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Trapping Beavers, Coyotes and Bobcats

Michael Johnson | Mossy Oak ProStaff

bobcat trapped

Last Christmas, my children received rabbit-in-distress calls and duck calls as presents. For six months after they got those calls, my wife was thrilled. My wife is always excited when we bring home a possum, a raccoon or fox and skin the critter out on her island in the kitchen. My wife really is a good sport. She takes all we do like a champ, because she realizes our sons like to spend time with me and are very proud of the critters they’ve caught. She also realizes they could be getting into lots more trouble than just trapping and skinning the animals they’ve trapped.  

My partners and I have some landowners we were trapping for who were having problems with beavers flooding much of their hunting lands. When they asked us to trap beavers, we agreed and bought some Conibear traps. We learned that trapping beavers was a lot of hard work. You have to break the dam, which takes about three hours, set the trap and catch the beaver. But then those beavers left will return and have that break you’ve made in the dam built back overnight. 

We’re really just getting started on beaver trapping, and we’ve caught about five. We’ve heard that beavers are good to eat, and we’re going to cook the next one we catch the same way we cook raccoons. But beavers aren’t our main target. If some of the landowners we work with are having problems with beavers, we’ll try to solve that problem too.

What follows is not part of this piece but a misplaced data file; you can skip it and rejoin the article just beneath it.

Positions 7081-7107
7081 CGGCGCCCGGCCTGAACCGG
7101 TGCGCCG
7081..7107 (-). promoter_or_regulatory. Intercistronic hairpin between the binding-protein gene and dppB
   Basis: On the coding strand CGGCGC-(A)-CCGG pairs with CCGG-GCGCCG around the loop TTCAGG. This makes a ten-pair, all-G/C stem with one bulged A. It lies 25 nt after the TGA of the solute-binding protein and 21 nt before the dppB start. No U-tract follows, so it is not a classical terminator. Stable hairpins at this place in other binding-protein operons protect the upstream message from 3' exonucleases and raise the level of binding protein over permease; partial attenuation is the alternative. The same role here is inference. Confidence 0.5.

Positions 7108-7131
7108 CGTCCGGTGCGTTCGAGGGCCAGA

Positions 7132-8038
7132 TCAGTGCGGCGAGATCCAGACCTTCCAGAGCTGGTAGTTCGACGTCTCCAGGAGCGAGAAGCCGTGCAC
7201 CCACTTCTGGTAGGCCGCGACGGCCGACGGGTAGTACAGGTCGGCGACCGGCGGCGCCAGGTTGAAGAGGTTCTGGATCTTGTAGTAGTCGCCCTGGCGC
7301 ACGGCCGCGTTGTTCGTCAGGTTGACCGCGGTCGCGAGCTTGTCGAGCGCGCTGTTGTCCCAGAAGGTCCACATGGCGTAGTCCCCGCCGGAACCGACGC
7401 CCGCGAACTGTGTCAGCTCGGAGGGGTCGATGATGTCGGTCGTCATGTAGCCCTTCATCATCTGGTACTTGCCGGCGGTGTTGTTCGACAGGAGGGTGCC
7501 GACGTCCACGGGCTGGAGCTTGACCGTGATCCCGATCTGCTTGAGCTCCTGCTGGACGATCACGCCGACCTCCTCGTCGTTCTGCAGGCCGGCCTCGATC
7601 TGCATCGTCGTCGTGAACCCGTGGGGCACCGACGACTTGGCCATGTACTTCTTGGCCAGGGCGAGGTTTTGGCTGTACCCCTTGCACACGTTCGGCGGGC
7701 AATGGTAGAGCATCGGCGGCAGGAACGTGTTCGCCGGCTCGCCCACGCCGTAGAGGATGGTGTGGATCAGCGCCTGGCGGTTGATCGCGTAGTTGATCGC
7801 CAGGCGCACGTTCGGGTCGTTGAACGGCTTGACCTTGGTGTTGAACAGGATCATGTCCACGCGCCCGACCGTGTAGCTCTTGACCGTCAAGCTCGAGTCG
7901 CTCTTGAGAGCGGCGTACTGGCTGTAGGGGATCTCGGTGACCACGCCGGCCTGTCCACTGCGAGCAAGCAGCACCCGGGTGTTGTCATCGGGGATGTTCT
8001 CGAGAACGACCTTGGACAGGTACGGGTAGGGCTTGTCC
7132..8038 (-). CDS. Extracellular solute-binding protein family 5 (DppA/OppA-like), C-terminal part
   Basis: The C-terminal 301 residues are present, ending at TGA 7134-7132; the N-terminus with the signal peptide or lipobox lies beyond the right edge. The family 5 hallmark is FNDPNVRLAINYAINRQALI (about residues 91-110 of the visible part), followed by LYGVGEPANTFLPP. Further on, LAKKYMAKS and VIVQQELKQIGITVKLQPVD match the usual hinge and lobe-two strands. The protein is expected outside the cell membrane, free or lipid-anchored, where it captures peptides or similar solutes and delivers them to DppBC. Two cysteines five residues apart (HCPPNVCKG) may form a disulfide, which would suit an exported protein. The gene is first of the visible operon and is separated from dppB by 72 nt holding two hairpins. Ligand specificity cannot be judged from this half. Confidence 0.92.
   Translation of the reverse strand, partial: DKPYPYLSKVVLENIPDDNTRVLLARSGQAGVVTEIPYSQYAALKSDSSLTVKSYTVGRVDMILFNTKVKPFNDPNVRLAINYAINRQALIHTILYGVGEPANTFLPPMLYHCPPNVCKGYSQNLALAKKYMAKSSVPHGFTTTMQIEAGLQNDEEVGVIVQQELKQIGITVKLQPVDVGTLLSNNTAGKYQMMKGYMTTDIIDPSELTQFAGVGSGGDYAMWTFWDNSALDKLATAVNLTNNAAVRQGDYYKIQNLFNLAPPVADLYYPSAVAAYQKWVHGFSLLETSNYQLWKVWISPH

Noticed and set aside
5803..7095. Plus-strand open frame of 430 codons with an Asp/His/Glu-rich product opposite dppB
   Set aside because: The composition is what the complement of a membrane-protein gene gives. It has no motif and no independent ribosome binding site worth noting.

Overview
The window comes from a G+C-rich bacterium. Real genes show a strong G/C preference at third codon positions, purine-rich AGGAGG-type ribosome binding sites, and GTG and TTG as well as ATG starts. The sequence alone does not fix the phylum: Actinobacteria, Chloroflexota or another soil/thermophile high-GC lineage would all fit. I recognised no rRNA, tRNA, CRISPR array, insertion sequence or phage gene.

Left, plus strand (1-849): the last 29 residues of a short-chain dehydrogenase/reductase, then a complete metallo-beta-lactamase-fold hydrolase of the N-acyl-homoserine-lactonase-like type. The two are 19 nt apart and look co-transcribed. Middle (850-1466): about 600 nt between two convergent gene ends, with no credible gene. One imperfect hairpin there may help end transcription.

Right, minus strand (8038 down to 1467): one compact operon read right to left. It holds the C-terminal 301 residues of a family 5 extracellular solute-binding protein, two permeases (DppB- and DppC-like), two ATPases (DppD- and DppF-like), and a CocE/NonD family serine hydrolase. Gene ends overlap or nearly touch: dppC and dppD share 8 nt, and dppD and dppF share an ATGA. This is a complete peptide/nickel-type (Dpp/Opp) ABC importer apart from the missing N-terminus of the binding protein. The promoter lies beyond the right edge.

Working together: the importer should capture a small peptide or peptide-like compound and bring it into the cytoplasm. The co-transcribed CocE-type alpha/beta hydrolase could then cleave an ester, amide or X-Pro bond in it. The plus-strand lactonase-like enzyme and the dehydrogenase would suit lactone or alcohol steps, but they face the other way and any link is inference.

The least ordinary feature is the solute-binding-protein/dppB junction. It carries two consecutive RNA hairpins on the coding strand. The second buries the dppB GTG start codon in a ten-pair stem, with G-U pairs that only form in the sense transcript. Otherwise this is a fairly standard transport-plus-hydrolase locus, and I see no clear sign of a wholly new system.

My favorite animals to catch are coyotes and bobcats. They’re the two smartest animals in the woods as far as I’m concerned. Those animals realize you’re in the woods, and when I get one of those animals to put its paw on a 2-3 inch trigger, I feel I’ve really done something. 

Stephen and I also have learned that various areas produce different types of predators. In the regions where we catch gray foxes and bobcats, we don’t catch very many coyotes. However, in the places where we do catch numbers of coyotes, we don’t see very many bobcats and gray foxes. We’ve learned that the bobcats and foxes don’t like coyotes, and the coyotes don’t like the bobcats and foxes. 

When we go out at night to predator hunt, if dark falls before bedtime and my boys don’t have to go to school the next day, my boys are right in my back pocket. I love that. Once my boys catch critters in their traps. They get prideful and will say, “I caught that coon,” or “my trap caught that coyote.” At 9 and 7 years old, my boys are much better trappers than I ever was at their ages. I recommend that anyone who enjoys hunting, wants to have more game animals where he hunts and likes to spend time with his children should teach and take kids trapping.

To have more wildlife on your property, especially deer and turkeys, you must manage predators. Mossy Oak GameKeepers ProStaffer Michael C. Johnson of Plainfield, Georgia, started trapping and harvesting predators about nine years ago. Johnson has been a Mossy Oak ProStaffer for three years.

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